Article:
Mathematical geometrical fitting: Initial solution problems

Any iterative optimisation algorithms, used to optimise non-linear and multi-modal objective functions, always require an initial solution estimation.

Mathematical geometrical fitting: Initial solution problems

Any iterative optimisation algorithms, used to optimise non-linear and multi-modal objective functions, always require an initial solution estimation.

The given initial solution significantly affects the final results of non-linear optimisation processes [1,2].

From these initial solutions, iterative algorithms, for example Levenberg-Marquardt algorithm, will improve the solutions on each optimisation steps until a stopping criterion is achieved.

Ideally, the given initial solutions should be as close as possible to the optimal solutions. However, in many cases this situation is impossible as very often we do not know where the optimal solutions are located within a solution search space.

READ MORE: Mathematical geometrical fitting: Concept and fitting methods

Initial solution estimation in Levenberg-Marquardt (LM) algorithm

As being discusses in the previous post, LM algorithm works based on linearising, by using the Taylor series expansion method,  the function for searching the next candidate solution. Initially, the function to determine the next candidate solution is non-linear.

This linearisation process produces the Gauss-Newton method that is characterised by a small step to find the next candidate solutions (due to the limitation of the validity of the Taylor series expansion).

However, one of the negative effects of the linearisation is that, due to missing information on higher-order terms, the iteration steps used to find a better next candidate solution can be trapped at a local sub-optimal solution.

Being trapped in sub-optimal local optima cause the fitting of a non-linear geometry becomes non-optimal. For example, in a circle fitting, the final fitted geometry has a centre that is shifted from the original expected centre, or the diameter is smaller or bigger than the expected one.

Figure 1 below show an example of circle fitting that uses different initial solutions for the parameters to fit (centre coordinate $x,y$ and its radius $r$).

In figure 1 left, the given initial solutions are far from the optimal solutions (that are the expected and known circle centre and its radius). Hence, the resulted circle fitting is not as expected. The estimated centre of the circle is shifted, and the estimated radius is smaller than expected.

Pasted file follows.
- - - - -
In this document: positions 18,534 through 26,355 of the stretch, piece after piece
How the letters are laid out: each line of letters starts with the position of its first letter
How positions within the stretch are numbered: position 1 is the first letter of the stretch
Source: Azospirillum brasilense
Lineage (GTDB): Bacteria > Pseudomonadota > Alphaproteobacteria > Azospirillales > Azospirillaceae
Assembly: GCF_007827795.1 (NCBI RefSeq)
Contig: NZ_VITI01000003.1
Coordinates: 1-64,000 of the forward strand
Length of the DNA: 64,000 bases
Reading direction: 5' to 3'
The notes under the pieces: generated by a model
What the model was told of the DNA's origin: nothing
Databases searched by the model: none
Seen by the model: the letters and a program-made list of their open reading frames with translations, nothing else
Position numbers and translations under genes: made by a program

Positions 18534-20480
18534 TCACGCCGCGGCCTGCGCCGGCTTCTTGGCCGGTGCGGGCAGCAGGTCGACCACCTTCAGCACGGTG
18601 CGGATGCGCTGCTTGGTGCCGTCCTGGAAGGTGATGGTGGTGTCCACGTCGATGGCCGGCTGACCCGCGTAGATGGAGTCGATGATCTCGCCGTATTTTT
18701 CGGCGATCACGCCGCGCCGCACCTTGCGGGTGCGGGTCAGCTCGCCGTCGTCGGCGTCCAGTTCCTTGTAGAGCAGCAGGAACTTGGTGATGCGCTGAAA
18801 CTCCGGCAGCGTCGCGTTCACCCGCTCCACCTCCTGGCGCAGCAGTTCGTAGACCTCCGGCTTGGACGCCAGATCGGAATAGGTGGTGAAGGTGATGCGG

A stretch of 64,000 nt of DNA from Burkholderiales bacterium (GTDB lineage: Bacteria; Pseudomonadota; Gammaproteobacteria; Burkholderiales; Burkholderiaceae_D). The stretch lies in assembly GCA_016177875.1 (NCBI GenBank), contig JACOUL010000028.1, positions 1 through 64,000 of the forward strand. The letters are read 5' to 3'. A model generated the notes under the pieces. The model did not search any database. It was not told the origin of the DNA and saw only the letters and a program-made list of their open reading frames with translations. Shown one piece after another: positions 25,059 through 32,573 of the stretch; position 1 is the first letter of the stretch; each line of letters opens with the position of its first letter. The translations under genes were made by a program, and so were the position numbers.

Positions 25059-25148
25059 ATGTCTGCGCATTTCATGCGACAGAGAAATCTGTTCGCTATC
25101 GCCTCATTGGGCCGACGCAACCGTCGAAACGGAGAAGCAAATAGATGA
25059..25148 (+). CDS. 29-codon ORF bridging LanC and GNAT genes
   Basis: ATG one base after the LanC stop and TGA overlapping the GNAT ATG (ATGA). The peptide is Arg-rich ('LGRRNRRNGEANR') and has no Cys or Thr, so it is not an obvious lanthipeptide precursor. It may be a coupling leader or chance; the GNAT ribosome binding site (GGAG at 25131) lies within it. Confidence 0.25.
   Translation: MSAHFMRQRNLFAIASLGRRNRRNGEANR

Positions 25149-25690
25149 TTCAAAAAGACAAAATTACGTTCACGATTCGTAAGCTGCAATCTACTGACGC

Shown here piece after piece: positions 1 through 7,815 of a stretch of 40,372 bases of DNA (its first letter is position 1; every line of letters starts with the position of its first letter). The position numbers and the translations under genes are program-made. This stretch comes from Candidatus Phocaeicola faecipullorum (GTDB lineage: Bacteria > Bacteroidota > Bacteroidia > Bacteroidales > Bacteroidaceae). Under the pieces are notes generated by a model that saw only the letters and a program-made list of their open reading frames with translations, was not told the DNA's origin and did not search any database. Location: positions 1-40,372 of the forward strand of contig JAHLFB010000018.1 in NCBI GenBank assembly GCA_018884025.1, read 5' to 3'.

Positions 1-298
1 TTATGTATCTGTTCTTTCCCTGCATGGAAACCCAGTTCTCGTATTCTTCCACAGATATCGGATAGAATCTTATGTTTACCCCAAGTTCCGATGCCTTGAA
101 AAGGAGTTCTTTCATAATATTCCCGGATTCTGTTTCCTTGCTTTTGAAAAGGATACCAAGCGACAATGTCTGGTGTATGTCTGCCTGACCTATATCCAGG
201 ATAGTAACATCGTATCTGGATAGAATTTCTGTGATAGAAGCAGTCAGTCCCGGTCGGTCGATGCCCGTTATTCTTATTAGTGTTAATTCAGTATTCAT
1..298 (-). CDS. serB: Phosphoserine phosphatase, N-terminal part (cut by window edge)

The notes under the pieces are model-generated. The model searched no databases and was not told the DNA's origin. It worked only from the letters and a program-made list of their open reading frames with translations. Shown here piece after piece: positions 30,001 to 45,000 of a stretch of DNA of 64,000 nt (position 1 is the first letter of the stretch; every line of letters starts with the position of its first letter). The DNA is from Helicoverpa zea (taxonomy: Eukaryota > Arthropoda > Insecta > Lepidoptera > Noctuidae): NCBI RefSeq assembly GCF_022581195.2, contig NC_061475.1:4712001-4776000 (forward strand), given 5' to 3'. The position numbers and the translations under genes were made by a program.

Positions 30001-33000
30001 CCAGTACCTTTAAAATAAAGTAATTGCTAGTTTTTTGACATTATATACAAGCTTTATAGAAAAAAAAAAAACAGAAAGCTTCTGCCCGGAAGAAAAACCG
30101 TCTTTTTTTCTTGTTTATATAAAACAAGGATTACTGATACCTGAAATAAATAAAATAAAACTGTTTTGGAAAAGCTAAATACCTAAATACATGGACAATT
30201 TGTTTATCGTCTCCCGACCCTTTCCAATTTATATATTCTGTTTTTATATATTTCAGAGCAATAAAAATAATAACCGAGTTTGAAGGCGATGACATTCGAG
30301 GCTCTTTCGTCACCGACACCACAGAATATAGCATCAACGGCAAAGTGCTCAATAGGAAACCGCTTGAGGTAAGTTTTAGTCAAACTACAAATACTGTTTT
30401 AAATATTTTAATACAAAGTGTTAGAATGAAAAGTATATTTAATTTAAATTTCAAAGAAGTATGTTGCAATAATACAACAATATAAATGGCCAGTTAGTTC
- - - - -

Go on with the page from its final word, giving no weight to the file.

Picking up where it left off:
In figure 1 right, the given initial solutions are close to the optimal solution. In this case, since the data is simulated, we know the nominal centre and radius of the circle (however, in many situations, these parameters are unknown!). Hence, the final estimated centre and radius of the circle are as expected and representative of the points (in blue).

Figure 1: (left) The results of a circle fitting when the initial solution is chosen to be far from the optimal solution. Hence the resulted fitted circle is far from the expected one. (right) the given initial solution is close to the optimal solution of the circle fitting. Hence, the final fitted circle is as expected. The blue points are the measured points from which a circle need to be associated to (fit) and the green circle is the fitted circle.

From this simple example, initial solutions given for non-linear optimisation, for example for non-linear geometry fitting, are very significant for the final solutions obtained from the optimisation. The take home note is that we need to find a way to have a good estimate for initial solutions!

Chaos optimisation algorithm for initial solution estimation

One way to improve initial solutions for iterative algorithm of non-linear optimisations is by using chaos optimisation algorithm [2,3].

“Chaos” is mathematical defined as a semi-random property that is obtained from a non-linear equation. This non-linear equation calculates dynamical steps that are chaotic (unpredictable).